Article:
When My Kids Shared Their Feelings About Their Brother With Down Syndrome
I want to look at Down syndrome from a siblings’ perspective. My son, Blake, is lucky enough to have three siblings: two sisters and one big brother to watch over the group.
I have said many times that my other children are more compassionate, empathetic, helpful and kind human beings because Blake was born with Down syndrome.
In fact, a 2011 study found that “94 percent of older siblings expressed feelings of pride” about their brother or sister with Down syndrome, and 88 percent “felt that they were better people because of their siblings with Down syndrome.”
I asked my children to communicate in their own words about their feelings about Down syndrome, society and their little brother, Blake.
Kaleigh Rain, 7
“Kids who have Down syndrome are just like regular kids. There’s nothing wrong with having Down syndrome. Blake and I like to dance together to music. We also like to play outside. Blake is very good at art. Blake sometimes gets a little dirty, and everyone needs an extra bath.
We like to laugh and wrestle. As his sister, I have to stick up for Blake. Blake has fun at school. I love him even though he doesn’t even know his name yet. I hope you will be nice to kids and grown-ups with Down syndrome.”
“My baby brother has Down syndrome. Many people think Down syndrome is bad, but my brother, Blake, is just like any other kid. He’s fun, sunny, caring, sweet and so much more. I enjoy having him as a brother so much. He has brightened my life since he was born. I have had so many memories with him that I will remember my whole life.
He makes me remember what it was like to be younger, and how I just wanted to do what I wanted and how much I loved my family. I may be the older sibling, but Blake has shown me things that I didn’t know before. I didn’t even know what Down syndrome was before he was diagnosed. I don’t think any different of him; he was just like everyone else. When my stepmom and my dad told us what it was, I still thought Blake was normal. I’m so thankful to have my little brother, Blake, and I can’t wait to share many more memories with him.”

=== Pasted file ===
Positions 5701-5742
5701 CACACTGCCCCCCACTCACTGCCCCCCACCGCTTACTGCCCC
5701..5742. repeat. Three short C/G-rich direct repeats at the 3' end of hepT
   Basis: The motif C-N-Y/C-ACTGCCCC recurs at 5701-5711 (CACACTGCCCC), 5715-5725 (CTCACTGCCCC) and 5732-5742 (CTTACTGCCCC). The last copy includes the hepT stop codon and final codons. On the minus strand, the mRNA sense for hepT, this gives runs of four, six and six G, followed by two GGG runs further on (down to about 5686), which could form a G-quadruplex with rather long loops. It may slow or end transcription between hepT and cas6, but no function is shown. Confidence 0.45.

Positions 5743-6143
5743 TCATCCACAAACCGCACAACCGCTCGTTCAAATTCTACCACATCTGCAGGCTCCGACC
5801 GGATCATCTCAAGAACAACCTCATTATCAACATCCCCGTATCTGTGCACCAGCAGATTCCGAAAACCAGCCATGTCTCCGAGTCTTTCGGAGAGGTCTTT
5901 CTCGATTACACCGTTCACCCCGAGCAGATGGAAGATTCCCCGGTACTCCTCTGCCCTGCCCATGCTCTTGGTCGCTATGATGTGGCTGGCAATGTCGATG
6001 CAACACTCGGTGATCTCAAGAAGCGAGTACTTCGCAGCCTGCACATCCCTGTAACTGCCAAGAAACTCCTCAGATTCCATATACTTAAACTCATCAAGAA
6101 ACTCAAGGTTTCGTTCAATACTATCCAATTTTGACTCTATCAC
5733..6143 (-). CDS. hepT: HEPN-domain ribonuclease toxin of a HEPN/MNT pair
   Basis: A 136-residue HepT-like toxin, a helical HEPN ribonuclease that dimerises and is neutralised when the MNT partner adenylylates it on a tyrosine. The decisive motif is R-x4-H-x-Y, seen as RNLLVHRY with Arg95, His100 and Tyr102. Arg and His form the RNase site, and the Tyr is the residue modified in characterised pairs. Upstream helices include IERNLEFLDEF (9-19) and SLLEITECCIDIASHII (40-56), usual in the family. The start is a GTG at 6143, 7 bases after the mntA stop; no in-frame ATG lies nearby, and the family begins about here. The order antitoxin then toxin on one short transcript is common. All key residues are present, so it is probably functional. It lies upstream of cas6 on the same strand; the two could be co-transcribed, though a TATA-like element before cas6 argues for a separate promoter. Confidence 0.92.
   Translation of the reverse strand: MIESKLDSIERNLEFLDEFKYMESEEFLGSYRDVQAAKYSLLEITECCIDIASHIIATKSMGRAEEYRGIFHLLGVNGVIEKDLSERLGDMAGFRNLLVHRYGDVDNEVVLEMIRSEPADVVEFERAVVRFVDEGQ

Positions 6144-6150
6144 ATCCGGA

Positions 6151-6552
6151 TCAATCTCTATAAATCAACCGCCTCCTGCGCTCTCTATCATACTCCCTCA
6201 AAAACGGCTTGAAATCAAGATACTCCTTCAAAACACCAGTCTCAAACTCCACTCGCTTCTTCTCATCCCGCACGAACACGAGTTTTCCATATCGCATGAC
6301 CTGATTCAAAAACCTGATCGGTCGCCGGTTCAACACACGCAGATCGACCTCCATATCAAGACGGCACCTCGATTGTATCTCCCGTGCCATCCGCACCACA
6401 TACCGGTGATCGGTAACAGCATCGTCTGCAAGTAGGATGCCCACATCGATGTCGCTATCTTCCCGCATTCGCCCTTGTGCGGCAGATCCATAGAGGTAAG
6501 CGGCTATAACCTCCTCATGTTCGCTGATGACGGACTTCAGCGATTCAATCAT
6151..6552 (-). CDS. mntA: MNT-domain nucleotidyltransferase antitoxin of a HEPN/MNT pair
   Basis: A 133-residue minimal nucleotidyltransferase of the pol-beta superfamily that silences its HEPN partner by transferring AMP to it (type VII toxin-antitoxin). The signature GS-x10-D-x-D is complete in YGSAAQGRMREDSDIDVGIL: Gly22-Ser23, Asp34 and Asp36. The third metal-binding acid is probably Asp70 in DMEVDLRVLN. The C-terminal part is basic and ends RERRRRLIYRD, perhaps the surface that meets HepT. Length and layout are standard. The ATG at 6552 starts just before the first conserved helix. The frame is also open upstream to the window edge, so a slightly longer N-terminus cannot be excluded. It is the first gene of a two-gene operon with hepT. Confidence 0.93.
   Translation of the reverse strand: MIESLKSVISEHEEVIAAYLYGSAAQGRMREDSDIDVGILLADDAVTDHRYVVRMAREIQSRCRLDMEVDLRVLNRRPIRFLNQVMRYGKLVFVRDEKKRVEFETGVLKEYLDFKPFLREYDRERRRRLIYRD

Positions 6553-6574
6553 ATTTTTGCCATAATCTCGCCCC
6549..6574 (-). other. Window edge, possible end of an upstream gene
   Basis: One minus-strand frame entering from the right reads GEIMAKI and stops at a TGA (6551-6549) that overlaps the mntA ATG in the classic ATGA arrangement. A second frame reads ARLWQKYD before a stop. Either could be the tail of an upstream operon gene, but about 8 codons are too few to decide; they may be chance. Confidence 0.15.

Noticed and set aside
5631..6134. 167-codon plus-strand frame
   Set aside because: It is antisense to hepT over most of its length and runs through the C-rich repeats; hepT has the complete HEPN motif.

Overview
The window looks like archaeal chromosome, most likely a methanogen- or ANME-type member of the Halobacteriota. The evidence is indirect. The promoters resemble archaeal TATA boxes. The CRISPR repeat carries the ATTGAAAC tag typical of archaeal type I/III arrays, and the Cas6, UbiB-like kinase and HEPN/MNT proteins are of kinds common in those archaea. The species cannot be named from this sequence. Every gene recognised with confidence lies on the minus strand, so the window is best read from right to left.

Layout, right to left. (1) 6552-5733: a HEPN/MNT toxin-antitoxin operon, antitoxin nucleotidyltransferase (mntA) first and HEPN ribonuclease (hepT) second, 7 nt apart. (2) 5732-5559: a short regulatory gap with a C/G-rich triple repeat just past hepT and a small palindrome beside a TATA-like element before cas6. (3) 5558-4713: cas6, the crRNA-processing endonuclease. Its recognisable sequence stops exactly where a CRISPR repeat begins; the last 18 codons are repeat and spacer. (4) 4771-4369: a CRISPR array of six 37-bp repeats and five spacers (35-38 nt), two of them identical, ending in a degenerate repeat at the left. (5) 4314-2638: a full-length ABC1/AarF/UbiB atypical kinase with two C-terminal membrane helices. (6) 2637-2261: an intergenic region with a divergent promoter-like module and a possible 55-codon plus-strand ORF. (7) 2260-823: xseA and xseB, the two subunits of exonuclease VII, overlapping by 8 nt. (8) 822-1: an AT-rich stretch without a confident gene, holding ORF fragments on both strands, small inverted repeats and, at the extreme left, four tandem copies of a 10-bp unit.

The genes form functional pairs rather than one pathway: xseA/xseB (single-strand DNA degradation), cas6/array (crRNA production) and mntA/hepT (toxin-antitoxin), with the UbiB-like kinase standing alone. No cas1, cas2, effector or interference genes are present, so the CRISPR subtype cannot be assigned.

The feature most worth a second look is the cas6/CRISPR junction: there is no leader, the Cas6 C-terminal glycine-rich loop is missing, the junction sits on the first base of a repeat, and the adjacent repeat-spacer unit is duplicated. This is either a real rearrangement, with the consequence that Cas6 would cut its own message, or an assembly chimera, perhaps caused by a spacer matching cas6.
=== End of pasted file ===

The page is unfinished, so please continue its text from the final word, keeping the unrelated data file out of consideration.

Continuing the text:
“Don’t let Down syndrome change your opinion about a person. I’ve watched my little brother grow up for four years now, and he’s still just as loving and kind as anyone else, if not more. He excels every day just as any other kid does. I’m positive he’s just as smart as children without Down syndrome in his age group.
I wish people wouldn’t put titles on people like my brother. His life is just as important as mine or yours. Never judge a person just because they have a so-called disability; it doesn’t change who they are.”
When I look around, I see the impact Blake and every other member of the Down syndrome community have made on the lives around them. They are contributing to the lives of people in their community, classrooms and those closest to them — their siblings. I don’t think my children would have changed their answer in any way if asked by another person.
I love how they’re considering the impact labels have on people and how a label doesn’t change who you are. It’s an important life lesson for any child. I’m so proud to be raising such loving advocates and allies!
The Mighty is asking the following: What’s one thing people might not know about your experience with disability and/or disease, and what would you say to teach them? If you’d like to participate, please send a blog post to firstname.lastname@example.org. Please include a photo for the piece, a photo of yourself and 1-2 sentence bio. Check out our Share Your Story page for more about our submission guidelines.